Shanghai, China

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Krabi, Thailand

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Kyoto, Japan

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Ha Long Bay, Vietnam

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1. My friends (and some students). 

Of course, the number one thing I will miss from my time living in Korea is all the people that I met. I made expat friends, Korean friends, and even friends with some young Koreans who liked to learn English from me. Leaving Korea was probably harder for me than when I left the United States, and the main reason for that is because I don’t know when or if I will ever go back and I don’t know if I will ever see some of the people I met again. Of course, I try not to think that way, and thanks to social media, I can at least very easily stay in touch with them all. But in the meantime, I have all these pictures to enjoy to keep me company until I see my friends again.

All the kids Busan Goodbye Scott IMG_2722 Me and Amy Me and Jae Me, Amy, Jayoung 2 Rivera S 2 Seoul 10k Vega T Work Friends

Korea, for all your oddities and strange personality, it seems I will miss you after all.

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Ten things I do not miss about Korea

**Note: I wrote this post about a month ago when I returned home from Korea. Since I was busy visiting everyone I hadn’t seen and eating everything in my entire house for a month, I’m just getting around to posting. The following few posts on my blog will also be a little behind as I catch up to the real world back here in the U.S.**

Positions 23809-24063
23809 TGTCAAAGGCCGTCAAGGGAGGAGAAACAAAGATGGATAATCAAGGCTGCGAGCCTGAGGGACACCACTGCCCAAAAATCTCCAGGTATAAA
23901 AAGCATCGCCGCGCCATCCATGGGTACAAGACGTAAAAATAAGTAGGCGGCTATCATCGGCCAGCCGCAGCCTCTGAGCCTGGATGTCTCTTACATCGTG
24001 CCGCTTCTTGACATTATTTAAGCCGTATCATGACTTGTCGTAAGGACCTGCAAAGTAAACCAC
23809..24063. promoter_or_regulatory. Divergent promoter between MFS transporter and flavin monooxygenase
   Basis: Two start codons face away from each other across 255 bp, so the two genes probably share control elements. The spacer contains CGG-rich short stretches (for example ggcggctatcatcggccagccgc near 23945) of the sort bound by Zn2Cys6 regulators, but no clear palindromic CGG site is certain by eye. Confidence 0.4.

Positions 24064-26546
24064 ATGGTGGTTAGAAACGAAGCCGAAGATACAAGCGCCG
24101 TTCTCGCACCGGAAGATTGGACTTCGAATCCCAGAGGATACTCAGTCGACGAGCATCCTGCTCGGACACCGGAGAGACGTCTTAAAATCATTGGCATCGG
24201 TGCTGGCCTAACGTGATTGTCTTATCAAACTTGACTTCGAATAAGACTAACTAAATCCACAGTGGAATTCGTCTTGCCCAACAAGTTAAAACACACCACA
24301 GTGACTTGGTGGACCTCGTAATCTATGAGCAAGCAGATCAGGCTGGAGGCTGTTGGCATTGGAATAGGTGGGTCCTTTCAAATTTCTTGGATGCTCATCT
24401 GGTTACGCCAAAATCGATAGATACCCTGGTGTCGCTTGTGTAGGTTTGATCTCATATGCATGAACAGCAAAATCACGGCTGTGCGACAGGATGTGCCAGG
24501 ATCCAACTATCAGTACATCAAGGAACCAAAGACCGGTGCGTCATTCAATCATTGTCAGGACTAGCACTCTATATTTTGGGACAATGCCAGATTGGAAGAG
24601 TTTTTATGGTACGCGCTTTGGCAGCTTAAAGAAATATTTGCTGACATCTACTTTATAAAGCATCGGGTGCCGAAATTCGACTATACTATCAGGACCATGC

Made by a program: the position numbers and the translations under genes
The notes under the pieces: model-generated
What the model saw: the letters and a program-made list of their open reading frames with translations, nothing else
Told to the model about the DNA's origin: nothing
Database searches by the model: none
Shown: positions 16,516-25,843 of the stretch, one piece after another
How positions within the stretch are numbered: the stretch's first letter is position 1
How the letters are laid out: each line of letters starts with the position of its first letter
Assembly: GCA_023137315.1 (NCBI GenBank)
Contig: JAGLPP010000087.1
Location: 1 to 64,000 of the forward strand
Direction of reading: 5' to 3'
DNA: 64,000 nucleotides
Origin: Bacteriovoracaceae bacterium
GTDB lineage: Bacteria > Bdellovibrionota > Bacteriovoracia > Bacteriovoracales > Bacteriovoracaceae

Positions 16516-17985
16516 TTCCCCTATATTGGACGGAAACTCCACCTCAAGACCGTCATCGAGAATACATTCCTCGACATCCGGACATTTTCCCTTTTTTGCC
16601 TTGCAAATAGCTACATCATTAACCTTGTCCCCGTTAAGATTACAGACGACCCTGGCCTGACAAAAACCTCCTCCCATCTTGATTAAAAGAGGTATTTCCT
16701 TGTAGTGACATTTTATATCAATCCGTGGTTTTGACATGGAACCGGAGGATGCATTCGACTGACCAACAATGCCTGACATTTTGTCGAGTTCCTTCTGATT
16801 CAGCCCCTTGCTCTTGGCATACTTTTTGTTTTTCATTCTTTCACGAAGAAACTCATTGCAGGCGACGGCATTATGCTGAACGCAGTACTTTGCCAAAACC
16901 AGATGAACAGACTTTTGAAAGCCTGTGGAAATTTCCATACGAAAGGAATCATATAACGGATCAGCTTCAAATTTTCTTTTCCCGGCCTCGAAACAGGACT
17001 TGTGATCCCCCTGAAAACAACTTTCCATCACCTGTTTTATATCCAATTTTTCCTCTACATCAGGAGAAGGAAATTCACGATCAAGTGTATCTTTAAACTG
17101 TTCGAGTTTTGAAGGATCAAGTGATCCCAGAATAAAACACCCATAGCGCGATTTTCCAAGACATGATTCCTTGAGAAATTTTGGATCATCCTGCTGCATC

Last Sunday, I made the 19 hour journey from Seoul to Boston after 16 months of living abroad. What really surprised me about the entire week leading up to my departure was that I found it somehow more difficult to leave Korea and return home than it had been to originally leave the U.S. Living in Seoul as a foreigner was comfortable and fun and there are many things and people that I will miss a lot. However, I decided that the first of my post-Seoul blog posts would be about what I would not miss about Korea. Having been stateside for less than one week, I have barely begun to appreciate the reverse culture shock, but I do already have an appreciation for my lack of sadness for the following ten Korean items: